Welcome to the Evidence Act 2008

This blog was started back when the Evidence Act 2008 was nothing more than a gleam in Parliament's eye. It was an attempt to further understanding of some challenging new legislation when information about it was difficult to find.

Since then, many authors and luminaries have turned their minds to the complex issues the Act obliges Victorian lawyers to engage with. A blog devoted exclusively to this one piece of legislation isn't necessary, and is impossible for us to give the attention it deserves.

If you're looking for a more conventional blog posting on topical legal issues, have a look at Quis Custodiet Ipsos Custodes? by the same authors.

This site is no substitute for legal advice from an Australian lawyer. If you have a legal problem, it's great that you are doing a bit of research, but go consult a professional.


16. Competence and compellability - judges and jurors

16. Competence and compellability - judges and jurors

(1) A person who is a judge or juror in a proceeding is not competent to give evidence in that proceeding. However, a juror is competent to give evidence in the proceeding about matters affecting the conduct of the proceeding.

(2) A person who is or was a judge in an Australian or overseas proceeding is not compellable to give evidence about that proceeding unless the court gives leave.

In relation to (2), see also s 129 of this Act. The reasons for judicial decisions must not be given in evidence in court proceedings.

Evans J of the Tasmanian Supreme Court said in R v Higgins [2009] TASSC 26 about s 16 of their Evidence Act 2001 (Tas), the equivalent of this section [at 9],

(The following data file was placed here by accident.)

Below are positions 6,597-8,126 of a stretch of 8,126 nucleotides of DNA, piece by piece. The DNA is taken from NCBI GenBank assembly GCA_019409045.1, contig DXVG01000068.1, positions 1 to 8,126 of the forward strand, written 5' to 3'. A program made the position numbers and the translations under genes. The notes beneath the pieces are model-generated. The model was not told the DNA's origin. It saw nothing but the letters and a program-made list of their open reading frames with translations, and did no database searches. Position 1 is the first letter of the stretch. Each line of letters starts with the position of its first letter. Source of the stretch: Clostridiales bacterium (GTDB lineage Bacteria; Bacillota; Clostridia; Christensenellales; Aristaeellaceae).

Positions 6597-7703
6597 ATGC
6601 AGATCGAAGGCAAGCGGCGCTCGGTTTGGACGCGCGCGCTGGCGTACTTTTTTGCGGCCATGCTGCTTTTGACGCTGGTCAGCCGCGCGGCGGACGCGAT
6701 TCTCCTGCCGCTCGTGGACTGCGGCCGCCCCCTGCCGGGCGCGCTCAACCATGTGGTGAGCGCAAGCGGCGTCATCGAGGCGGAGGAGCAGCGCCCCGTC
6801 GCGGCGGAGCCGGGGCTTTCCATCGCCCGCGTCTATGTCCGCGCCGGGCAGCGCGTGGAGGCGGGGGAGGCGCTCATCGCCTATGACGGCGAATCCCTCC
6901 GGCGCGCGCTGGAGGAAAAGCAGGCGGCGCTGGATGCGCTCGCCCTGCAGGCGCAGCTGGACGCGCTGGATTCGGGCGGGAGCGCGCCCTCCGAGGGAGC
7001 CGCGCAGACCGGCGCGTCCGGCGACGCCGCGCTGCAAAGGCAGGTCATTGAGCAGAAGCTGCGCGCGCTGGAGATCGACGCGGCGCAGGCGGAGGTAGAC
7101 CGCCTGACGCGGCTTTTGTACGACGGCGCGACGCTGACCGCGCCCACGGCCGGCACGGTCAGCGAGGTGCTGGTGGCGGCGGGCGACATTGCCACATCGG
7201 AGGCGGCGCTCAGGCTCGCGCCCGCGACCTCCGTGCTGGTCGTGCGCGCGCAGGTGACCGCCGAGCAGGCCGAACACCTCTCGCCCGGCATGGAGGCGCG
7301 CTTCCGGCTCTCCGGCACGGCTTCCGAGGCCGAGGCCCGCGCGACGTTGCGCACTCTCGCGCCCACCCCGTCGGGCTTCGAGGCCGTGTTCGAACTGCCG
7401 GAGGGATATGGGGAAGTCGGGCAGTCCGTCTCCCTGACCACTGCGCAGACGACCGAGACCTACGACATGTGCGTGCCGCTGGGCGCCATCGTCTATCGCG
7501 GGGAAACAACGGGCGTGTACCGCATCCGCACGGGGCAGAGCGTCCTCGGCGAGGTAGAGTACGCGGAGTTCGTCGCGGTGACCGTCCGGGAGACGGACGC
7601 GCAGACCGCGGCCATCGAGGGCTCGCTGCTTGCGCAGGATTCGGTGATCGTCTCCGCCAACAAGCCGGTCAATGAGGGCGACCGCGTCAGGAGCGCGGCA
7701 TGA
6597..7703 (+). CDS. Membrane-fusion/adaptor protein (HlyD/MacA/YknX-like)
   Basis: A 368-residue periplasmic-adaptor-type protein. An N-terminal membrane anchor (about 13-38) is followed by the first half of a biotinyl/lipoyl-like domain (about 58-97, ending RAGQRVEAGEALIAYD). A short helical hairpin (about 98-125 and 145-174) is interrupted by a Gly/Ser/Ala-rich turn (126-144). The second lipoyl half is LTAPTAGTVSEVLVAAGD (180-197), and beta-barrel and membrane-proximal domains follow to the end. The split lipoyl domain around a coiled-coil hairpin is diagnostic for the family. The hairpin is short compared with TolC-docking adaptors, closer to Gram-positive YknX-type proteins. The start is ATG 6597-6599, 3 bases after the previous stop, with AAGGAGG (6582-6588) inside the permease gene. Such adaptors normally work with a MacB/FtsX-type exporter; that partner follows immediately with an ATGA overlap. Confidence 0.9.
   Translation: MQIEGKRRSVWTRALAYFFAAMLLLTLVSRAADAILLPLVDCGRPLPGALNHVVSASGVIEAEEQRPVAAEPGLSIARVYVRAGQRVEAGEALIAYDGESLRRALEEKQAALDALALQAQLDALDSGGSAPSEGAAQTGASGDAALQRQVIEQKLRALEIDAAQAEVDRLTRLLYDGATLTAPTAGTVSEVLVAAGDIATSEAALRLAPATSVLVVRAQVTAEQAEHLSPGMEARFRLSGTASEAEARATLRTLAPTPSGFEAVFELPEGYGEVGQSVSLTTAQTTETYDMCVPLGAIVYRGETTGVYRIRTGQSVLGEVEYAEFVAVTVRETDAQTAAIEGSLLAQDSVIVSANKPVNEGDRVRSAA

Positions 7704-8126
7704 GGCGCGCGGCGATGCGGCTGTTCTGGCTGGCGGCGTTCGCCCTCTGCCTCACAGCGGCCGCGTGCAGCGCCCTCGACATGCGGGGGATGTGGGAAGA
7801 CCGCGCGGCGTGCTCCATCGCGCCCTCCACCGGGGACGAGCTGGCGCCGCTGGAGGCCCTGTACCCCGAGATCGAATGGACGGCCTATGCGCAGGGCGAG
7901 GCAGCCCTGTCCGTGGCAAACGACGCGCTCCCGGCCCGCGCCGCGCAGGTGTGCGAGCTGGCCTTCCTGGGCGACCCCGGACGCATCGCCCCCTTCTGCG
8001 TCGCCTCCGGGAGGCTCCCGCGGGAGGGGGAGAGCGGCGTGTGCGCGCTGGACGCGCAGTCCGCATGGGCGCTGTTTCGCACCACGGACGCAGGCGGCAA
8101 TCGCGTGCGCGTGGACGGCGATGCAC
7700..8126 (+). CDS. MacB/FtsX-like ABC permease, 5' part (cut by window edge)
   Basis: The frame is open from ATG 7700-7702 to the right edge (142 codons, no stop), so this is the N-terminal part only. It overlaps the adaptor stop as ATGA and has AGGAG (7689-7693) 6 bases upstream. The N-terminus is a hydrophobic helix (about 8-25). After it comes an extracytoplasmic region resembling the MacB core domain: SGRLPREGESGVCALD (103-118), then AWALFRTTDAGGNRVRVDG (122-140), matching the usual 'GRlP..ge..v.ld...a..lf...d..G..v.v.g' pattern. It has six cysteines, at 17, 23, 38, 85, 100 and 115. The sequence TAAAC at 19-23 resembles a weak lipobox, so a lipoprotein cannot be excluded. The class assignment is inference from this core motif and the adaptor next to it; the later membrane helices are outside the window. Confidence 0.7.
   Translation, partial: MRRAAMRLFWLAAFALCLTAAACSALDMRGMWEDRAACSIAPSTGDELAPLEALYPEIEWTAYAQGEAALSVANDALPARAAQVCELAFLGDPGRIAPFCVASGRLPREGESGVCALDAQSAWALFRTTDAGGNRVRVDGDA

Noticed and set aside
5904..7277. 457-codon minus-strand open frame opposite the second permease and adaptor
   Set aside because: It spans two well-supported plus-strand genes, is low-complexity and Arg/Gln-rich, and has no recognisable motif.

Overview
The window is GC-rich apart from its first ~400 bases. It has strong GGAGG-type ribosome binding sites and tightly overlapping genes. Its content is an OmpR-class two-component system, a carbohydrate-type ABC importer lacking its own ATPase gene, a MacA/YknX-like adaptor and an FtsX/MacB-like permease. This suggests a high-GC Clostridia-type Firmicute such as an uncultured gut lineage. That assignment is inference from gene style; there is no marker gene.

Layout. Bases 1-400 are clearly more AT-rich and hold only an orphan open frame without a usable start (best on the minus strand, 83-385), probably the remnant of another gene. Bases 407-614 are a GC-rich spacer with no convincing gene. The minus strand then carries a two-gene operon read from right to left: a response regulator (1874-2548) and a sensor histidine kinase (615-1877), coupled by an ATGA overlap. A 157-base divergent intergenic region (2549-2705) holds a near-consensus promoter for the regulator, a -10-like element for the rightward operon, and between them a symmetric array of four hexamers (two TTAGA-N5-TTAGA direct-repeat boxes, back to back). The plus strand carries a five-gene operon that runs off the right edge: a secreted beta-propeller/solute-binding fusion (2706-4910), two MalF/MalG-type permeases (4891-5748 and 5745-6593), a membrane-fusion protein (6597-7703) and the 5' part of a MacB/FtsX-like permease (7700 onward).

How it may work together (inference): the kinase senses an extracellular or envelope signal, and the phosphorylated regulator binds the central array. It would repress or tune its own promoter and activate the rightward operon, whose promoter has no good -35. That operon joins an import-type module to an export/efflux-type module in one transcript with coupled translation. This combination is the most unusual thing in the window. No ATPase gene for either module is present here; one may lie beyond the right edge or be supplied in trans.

The Evidence Act, s16(3) , is a statutory reflection of that which has long been the law, which is, that judges may not be compelled to testify as to matters in which they have been judicially engaged. See Hennessey v Broken Hill Pty Co Ltd (1926) 38 CLR 343, Knox CJ, Gavan Duffy and Starke JJ at 349. As explained in Duke of Buccleuch v Metropolitan Board of Works (1872) 5 LR HL 418 by Baron Cleasby at 433:

With respect to those who fill the office of Judge it has been felt that there are grave objections to their conduct being made the subject of cross-examination and comment (to which hardly any limit could be put) in relation to proceedings before them; and, as everything which they can properly prove can be proved by others, the Courts of law discountenance, and I think I may say prevent them being examined.

See also Zanatta v McCleary (1976) 1 NSWLR 230 where Street CJ said, at 234:

The correctness or regularity of proceedings before [the judge] is not examinable in the light of subjective evidence from the judge who heard the case. There are in my view strong considerations of public policy in denying to any party the freedom to elicit from a judge evidence of this character. Nor is it without significance that no such case can be found where such evidence has been tendered and admitted.


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